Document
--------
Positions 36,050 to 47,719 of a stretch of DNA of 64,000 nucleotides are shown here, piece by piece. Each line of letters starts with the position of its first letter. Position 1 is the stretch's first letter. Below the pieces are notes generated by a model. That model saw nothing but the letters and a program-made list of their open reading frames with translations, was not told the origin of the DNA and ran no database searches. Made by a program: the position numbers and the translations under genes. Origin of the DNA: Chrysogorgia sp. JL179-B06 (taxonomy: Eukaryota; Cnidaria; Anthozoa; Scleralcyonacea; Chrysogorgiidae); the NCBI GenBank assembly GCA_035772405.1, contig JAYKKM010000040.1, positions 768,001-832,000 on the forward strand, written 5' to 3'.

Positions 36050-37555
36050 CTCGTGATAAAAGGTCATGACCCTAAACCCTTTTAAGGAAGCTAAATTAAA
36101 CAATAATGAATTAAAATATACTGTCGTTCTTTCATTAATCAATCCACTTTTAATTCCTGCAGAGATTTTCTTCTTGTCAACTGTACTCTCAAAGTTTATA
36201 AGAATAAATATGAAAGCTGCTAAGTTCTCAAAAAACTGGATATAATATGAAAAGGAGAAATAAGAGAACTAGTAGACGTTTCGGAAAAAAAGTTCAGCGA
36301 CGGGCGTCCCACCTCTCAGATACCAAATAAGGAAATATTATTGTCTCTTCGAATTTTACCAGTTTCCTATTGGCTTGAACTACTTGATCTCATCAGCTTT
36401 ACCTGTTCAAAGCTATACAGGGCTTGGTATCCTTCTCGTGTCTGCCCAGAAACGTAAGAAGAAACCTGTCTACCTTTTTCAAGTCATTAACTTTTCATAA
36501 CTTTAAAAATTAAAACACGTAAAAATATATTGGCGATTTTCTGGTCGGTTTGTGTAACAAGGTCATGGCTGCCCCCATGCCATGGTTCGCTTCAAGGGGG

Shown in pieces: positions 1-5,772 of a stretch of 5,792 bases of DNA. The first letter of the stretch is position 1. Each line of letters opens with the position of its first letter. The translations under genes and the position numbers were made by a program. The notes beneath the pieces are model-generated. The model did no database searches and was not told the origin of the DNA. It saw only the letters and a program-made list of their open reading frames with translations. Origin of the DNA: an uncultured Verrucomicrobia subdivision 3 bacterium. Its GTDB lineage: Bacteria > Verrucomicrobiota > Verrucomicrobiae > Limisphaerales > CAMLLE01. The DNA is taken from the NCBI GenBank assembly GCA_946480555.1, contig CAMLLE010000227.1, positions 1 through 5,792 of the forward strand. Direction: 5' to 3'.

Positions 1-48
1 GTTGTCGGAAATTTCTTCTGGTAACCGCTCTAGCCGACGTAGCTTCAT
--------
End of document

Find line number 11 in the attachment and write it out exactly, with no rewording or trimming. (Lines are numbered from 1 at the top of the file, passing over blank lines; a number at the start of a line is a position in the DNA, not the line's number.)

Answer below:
1 GTTGTCGGAAATTTCTTCTGGTAACCGCTCTAGCCGACGTAGCTTCAT